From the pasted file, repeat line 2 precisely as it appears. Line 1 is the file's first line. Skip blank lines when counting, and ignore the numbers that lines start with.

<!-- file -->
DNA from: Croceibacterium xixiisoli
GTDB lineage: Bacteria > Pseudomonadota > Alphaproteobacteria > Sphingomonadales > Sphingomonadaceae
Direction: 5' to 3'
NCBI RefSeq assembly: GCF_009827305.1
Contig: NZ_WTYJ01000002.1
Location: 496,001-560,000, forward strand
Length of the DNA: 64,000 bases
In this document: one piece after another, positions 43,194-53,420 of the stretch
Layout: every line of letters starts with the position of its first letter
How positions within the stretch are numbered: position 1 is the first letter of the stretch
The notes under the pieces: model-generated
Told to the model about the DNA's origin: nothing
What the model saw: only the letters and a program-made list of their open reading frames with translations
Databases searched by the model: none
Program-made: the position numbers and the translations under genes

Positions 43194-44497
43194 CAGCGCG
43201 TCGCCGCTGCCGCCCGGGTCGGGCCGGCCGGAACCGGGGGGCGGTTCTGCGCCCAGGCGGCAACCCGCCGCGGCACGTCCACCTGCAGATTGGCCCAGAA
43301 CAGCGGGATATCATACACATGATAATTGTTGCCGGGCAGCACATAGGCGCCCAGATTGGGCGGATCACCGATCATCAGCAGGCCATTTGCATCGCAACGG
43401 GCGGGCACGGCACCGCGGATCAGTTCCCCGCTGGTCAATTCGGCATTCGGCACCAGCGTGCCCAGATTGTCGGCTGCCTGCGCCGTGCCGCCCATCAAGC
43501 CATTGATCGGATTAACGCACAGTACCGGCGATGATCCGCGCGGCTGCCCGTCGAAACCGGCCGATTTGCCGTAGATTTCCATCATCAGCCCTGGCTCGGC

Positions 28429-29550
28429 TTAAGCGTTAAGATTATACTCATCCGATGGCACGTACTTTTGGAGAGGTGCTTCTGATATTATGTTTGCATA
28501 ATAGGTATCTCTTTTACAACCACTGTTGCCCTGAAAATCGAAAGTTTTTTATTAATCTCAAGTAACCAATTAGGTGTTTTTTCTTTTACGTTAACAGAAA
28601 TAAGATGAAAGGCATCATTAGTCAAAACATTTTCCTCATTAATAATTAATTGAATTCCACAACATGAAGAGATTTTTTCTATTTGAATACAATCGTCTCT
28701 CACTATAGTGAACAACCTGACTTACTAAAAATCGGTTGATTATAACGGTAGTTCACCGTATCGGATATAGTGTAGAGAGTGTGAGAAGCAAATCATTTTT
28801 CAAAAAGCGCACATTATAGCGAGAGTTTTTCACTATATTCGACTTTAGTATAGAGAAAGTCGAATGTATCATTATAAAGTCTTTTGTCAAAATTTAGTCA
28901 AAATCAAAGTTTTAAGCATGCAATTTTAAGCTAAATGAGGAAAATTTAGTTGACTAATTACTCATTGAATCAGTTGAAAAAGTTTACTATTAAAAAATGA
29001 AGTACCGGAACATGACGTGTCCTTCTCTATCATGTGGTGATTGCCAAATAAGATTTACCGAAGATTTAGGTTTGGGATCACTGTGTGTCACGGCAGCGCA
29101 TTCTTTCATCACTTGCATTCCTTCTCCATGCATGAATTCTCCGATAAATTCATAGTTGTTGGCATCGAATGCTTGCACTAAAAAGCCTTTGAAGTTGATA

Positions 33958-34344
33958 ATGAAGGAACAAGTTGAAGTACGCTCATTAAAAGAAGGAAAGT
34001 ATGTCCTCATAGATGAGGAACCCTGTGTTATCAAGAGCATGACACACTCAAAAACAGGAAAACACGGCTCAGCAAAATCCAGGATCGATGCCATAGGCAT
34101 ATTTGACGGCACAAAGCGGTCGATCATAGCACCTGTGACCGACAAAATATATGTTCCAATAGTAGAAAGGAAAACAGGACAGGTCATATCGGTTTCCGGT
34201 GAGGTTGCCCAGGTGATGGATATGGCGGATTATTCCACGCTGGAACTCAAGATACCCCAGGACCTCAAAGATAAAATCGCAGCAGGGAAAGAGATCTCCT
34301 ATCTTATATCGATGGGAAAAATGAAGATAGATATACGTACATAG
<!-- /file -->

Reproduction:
GTDB lineage: Bacteria > Pseudomonadota > Alphaproteobacteria > Sphingomonadales > Sphingomonadaceae